terry 7 detail 2DSC05054 - Copyterrat1DSC05672I wrote the below text about a month ago, just before heading off to the first of the big exhibitions i will make this year in Italy, the first, a one man show in Puglia, celebrating my 40 years of potting. During the setting up, my father died, and i had to return home to the U.K.

He would have never have understood the importance of this exhibition for me, but if not for him, and my mother it would never be, they gave me the freedom to achieve   my dream

I dedicate this summer events to a great man………………

This summer, I celebrate a big, tough, memorable, unbelievable, fantastic benchmark. In August 1977, on the Staffordshire­/Shropshire border, this young, passionate, Shrewsbury boy started his long journey into professional ceramics.


On leaving school, I was taken on as apprentice thrower in the cooper pottery in Market Drayton, a small ,hand-thrown, oil-fired, stoneware production studio pottery. My first months’ task was to throw mugs, mugs and more mugs. My two masters, mounted beside me on the huge Staffordshire cone-drive wheels, would often stop throwing to jump off their horses and politely squash mugs on my ware board that didn’t make the grade.


Within months I was put on piece rate, a traditional form of paying wages commonly used in the pottery world, and would only by paid for the pots that passed the level of inspection. You can imagine, it doesn’t take long until you throw board after board of perfect pots for fear of not seeing half your pay packet offered to the pug mill at the end of a day.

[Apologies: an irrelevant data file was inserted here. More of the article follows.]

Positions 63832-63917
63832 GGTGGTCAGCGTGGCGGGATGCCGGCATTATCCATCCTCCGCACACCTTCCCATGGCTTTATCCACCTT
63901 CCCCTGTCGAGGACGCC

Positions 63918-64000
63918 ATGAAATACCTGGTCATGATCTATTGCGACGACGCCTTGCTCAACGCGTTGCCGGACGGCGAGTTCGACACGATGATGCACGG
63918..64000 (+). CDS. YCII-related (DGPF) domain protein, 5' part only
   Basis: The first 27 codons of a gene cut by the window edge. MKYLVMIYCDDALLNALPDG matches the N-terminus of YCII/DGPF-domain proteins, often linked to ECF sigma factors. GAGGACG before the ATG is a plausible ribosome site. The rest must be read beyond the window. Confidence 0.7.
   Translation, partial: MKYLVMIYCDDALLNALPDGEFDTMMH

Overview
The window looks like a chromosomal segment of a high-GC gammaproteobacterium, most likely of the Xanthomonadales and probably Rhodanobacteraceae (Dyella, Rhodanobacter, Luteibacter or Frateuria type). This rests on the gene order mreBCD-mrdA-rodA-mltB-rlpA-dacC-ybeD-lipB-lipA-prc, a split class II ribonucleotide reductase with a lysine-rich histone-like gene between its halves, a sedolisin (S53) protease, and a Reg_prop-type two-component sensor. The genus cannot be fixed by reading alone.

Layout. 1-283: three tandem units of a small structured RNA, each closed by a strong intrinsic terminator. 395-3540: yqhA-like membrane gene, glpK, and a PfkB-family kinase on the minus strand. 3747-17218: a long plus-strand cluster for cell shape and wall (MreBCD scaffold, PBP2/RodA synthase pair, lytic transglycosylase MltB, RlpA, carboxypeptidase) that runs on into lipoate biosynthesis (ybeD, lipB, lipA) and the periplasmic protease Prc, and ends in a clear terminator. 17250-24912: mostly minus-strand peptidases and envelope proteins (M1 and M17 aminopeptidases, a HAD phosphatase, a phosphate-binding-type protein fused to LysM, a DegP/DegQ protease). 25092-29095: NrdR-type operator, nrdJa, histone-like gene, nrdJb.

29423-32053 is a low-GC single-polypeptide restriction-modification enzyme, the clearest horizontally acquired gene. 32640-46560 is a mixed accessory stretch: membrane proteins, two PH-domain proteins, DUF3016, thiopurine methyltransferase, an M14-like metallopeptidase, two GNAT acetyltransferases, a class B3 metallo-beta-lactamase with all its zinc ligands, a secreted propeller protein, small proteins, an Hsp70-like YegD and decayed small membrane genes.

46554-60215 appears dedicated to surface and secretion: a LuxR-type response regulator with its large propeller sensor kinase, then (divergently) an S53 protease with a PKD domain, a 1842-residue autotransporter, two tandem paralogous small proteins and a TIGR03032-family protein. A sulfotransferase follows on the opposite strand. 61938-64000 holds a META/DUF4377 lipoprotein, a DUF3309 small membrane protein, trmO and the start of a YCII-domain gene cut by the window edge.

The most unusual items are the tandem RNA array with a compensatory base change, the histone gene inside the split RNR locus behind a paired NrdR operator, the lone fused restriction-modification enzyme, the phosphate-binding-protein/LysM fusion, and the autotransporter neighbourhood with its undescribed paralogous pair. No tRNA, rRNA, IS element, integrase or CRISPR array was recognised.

At age seventeen and a half, I was throwing 50 mugs per hour, and earning the wage of a man, sometimes reaching a massive 500 per day


During the summer here in Italy, I have several important exhibitions.

The first being a solo show in the ceramic museum of grottagle Puglia .DSC05504 - CopyDSC05515 - CopyDSC05495 - Copy


Then a very prestigious exhibition  Terra Vivente at the Pignano art gallery , together with a painter and friend I’ve always admired, Carlo Romiti, whom I had the great fortune to meet through Alberto Cavalinni. Some years ago, he held a very important exhibition in our town of Certaldo, with banners crossing the road, and I would be very proud to tell people that he’s a friend of mine. And now we have an exhibition together in one the most remarkable castles here in Tuscany.


Our work complements each other very well, and together with a Polish photographer kacper kowalski , the exhibition will run from July until the end of October.